A Font of Information (SOLSC 19)

When I was an adult literacy teacher, I wrote a lot of materials for my students.  There was such a sadly small array of readers for adult students.  Rather than have them read children’s books, I started writing stories using lists of sight words: 100 words, 150 words, 300 words, 350 words, 600 words.  The 100 word list was the most challenging for me as a writer, of course — there just aren’t enough words to say anything! — but those stories were almost instantly readable for my students.  They didn’t have to struggle over the words and could read for meaning, could read for the story and enjoy themselves.  That was a huge score for me.  I was so happy to have found a way to create material for them that was really for them, for grownups, not just revamped kid stuff.

My choice of font for printing the stories turned out to be as important a decision as what to write.  Typefaces are annoying.  They are made, by and large, for us: people who read.  That sounds foolish and obvious, I’m sure.  But it’s true.  There isn’t much room for people who are learning to read. For example, let’s look at Vladimir Script:

Vladimir script

And then there’s Amienne:

Amienne

We start to get a little more readable when we move on to one of my favorites, Bradley Hand:

Bradley Hand

In the end, my first stories were printed in — you guessed it — trusty old Comic Sans:

comic sans

I was happy, but my students weren’t quite as happy as I was.  It seems Comic Sans didn’t look “serious” enough.  So I went back to the drawing board (or the drop-down menu, as the case actually was) and eventually settled on Rockwell:

rockwell

But, despite my concerns, with Rockwell I hit pay dirt: students liked it.  And they didn’t struggle with the “a” as much as I had feared they would.

During the whole font selection process, I assumed I was pretty much alone in my obsession about the right type.  I have since learned that no, many, many people obsess about fonts.  And then today I saw an excellent essay (yes, I’m a couple of years behind the times on this one) all about your friend and mine, Comic Sans.  If you aren’t a fan of cussing and inappropriate behavior, I’d suggest you steer clear, or at least be prepared.  I found it hilarious: I’m Comic Sans, A*******.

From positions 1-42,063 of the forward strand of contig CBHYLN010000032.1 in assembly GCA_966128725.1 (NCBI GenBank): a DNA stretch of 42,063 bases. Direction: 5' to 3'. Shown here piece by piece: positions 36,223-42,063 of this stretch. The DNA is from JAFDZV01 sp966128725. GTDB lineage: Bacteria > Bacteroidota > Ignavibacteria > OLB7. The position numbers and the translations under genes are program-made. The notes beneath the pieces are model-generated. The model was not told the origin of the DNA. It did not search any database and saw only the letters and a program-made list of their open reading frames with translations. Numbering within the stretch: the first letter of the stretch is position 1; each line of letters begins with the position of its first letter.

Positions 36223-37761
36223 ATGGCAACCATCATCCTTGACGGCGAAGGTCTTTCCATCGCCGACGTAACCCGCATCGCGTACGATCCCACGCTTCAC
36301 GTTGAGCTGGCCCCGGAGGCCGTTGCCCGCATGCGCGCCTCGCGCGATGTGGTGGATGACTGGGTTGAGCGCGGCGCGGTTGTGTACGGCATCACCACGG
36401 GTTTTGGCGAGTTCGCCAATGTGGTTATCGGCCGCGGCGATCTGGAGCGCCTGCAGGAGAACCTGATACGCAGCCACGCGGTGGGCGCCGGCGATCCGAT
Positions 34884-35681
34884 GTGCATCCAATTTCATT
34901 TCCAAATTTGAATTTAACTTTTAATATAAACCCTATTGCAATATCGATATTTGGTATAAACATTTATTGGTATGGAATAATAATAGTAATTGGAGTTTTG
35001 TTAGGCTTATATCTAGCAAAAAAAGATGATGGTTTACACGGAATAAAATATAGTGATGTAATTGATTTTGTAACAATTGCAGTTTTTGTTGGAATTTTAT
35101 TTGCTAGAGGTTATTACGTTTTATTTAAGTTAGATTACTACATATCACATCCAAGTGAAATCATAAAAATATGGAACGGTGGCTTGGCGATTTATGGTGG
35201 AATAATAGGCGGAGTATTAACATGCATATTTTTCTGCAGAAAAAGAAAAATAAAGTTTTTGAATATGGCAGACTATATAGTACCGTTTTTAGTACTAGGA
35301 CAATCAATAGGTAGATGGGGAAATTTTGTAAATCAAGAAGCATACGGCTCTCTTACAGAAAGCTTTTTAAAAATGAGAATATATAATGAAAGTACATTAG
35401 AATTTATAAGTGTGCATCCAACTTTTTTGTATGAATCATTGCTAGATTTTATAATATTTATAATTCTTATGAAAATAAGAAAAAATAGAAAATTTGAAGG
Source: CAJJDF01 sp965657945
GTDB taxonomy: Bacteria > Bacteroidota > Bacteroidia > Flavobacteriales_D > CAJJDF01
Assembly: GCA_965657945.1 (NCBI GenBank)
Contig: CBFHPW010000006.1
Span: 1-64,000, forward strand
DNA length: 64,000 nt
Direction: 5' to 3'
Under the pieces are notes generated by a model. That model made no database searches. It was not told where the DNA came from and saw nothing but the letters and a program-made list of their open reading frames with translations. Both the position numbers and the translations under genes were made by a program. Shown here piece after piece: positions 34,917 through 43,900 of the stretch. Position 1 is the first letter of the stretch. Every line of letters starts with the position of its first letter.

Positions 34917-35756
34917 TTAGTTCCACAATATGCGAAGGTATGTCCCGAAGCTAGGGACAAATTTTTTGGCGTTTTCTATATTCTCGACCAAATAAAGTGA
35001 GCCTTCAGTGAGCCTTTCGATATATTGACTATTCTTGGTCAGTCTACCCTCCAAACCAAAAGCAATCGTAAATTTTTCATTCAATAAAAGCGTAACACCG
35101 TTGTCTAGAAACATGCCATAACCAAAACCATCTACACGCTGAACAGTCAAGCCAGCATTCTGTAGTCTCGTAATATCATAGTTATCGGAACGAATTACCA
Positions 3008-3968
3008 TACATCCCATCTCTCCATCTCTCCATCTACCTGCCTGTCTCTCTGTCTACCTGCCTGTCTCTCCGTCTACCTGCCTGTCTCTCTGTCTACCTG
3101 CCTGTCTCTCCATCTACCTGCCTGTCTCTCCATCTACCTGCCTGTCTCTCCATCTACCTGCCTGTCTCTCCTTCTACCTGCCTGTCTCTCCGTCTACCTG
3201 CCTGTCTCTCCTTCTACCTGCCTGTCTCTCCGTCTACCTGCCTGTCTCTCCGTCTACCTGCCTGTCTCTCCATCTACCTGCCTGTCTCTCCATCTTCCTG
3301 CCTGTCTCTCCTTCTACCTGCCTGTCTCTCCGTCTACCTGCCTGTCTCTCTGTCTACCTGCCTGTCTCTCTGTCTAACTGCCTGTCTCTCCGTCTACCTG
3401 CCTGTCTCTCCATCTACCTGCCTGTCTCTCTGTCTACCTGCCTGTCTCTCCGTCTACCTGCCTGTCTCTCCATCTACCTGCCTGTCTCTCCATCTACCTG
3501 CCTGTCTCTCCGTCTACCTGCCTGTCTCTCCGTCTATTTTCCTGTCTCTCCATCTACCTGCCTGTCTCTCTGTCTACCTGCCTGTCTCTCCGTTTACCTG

It’s a long time since I was writing those stories for new readers, but both Comic Sans and Rockwell still have a soft place in my heart.  I hardly use either font these days.  In my personal writing, I’m a devotee of Perpetua.  At work, I swing back and forth from Times New Roman to Calibri to Gill Sans MT and back again, leaving my Berlin Sans FB days behind.  When I’m trying to be fancy, I’ll sometimes dip into a little Tempus Sans, maybe the occasional Monotype Corsiva, Kristen ITC, or Lucida Handwriting.  On grant proposals, I bow to the pressure of page limits and go Arial Narrow all the way.  What font are you?

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See the rest of today’s slices at Two Writing Teachers.

sols_6

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14 thoughts on “A Font of Information (SOLSC 19)

  1. Ah, McSweeney’s! LOVE that rant so much. But Comic Sans? Not for me! I have friends that purposely use comic sans on documents to me just to see me get all in a snit about it. 😉 I have a bad font addiction, and love hunting down new free fonts in all sorts of preposterous styles. I have a thing for funky typewriter fonts, Zapfino, and anything bold, looping, and scrolling. It depends on the project I’m working on, much like you — but I do like the look of Helvetica! 😀